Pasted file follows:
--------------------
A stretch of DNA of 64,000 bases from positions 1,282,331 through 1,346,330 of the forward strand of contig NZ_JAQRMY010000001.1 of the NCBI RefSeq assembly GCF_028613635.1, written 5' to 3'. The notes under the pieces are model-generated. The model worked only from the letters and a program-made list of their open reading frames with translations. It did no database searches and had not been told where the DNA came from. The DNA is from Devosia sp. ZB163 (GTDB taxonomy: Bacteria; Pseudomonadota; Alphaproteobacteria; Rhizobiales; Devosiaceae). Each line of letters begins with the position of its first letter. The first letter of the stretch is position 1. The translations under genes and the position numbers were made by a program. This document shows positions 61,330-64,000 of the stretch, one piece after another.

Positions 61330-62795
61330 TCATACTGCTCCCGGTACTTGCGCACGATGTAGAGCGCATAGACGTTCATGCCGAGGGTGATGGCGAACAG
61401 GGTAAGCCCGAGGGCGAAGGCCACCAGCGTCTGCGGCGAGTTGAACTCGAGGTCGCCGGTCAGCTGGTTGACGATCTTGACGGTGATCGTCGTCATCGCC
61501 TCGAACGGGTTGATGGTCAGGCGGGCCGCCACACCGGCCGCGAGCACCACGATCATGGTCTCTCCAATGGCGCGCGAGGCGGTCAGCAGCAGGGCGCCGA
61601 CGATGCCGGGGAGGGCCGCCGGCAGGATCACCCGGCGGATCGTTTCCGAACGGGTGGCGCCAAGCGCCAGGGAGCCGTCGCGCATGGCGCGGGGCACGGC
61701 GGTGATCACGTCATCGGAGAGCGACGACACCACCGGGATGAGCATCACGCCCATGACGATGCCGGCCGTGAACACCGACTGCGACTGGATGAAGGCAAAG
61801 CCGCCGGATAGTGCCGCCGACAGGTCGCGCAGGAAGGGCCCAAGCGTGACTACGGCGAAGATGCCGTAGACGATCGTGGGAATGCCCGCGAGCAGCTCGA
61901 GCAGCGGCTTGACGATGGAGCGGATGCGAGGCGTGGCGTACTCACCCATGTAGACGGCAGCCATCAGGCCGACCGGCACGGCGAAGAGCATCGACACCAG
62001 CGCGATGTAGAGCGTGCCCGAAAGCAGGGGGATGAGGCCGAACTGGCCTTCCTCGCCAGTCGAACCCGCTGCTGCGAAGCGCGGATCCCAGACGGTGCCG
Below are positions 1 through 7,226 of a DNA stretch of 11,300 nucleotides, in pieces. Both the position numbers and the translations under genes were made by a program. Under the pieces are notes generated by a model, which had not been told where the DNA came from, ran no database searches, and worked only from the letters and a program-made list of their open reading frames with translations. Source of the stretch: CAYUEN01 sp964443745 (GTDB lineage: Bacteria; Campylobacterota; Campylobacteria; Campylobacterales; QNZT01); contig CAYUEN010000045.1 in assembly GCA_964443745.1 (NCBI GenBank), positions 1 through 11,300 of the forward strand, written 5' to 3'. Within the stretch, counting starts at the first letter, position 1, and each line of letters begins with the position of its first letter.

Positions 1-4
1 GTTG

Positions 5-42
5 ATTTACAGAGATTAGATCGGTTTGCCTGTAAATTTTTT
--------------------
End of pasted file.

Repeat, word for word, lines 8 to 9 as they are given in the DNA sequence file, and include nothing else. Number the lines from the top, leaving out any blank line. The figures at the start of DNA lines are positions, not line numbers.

61801 CCGCCGGATAGTGCCGCCGACAGGTCGCGCAGGAAGGGCCCAAGCGTGACTACGGCGAAGATGCCGTAGACGATCGTGGGAATGCCCGCGAGCAGCTCGA
61901 GCAGCGGCTTGACGATGGAGCGGATGCGAGGCGTGGCGTACTCACCCATGTAGACGGCAGCCATCAGGCCGACCGGCACGGCGAAGAGCATCGACACCAG